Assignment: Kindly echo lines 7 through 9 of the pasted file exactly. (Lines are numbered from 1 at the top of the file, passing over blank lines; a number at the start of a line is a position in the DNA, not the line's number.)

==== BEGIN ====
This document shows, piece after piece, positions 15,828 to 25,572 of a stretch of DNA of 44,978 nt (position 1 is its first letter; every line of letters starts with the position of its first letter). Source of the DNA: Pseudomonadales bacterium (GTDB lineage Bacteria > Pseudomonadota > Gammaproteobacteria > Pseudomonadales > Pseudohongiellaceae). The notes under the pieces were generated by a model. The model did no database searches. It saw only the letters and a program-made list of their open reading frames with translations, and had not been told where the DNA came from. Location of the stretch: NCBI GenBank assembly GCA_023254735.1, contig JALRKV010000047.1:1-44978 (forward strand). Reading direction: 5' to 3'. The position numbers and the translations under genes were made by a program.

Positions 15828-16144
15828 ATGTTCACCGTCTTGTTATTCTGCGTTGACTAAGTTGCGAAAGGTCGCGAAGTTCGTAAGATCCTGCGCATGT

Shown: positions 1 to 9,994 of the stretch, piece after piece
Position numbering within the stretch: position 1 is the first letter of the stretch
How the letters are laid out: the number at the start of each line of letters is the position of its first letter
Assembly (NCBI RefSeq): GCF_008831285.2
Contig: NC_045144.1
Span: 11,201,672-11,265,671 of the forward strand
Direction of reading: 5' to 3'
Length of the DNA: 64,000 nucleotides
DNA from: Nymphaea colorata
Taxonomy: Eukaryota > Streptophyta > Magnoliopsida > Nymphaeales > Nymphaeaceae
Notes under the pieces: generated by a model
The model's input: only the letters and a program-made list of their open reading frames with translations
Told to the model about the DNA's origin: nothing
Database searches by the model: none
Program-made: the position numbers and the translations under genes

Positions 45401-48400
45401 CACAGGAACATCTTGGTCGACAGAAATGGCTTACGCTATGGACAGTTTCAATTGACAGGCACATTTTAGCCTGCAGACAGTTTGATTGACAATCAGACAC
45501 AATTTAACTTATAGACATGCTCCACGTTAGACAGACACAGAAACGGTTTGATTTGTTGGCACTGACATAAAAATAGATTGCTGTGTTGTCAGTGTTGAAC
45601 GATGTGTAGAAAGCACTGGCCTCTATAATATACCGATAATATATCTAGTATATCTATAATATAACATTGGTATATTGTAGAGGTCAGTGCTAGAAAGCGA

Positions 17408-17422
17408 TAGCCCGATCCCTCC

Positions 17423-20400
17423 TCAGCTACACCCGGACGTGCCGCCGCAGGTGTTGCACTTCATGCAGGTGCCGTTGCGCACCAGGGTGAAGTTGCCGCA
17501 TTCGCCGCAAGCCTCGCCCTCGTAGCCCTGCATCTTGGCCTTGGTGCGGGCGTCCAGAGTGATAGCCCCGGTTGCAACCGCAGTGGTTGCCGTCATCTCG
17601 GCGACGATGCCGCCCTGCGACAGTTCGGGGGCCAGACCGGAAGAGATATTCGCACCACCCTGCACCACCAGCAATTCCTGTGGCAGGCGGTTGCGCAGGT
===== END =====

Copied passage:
Assembly (NCBI RefSeq): GCF_008831285.2
Contig: NC_045144.1
Span: 11,201,672-11,265,671 of the forward strand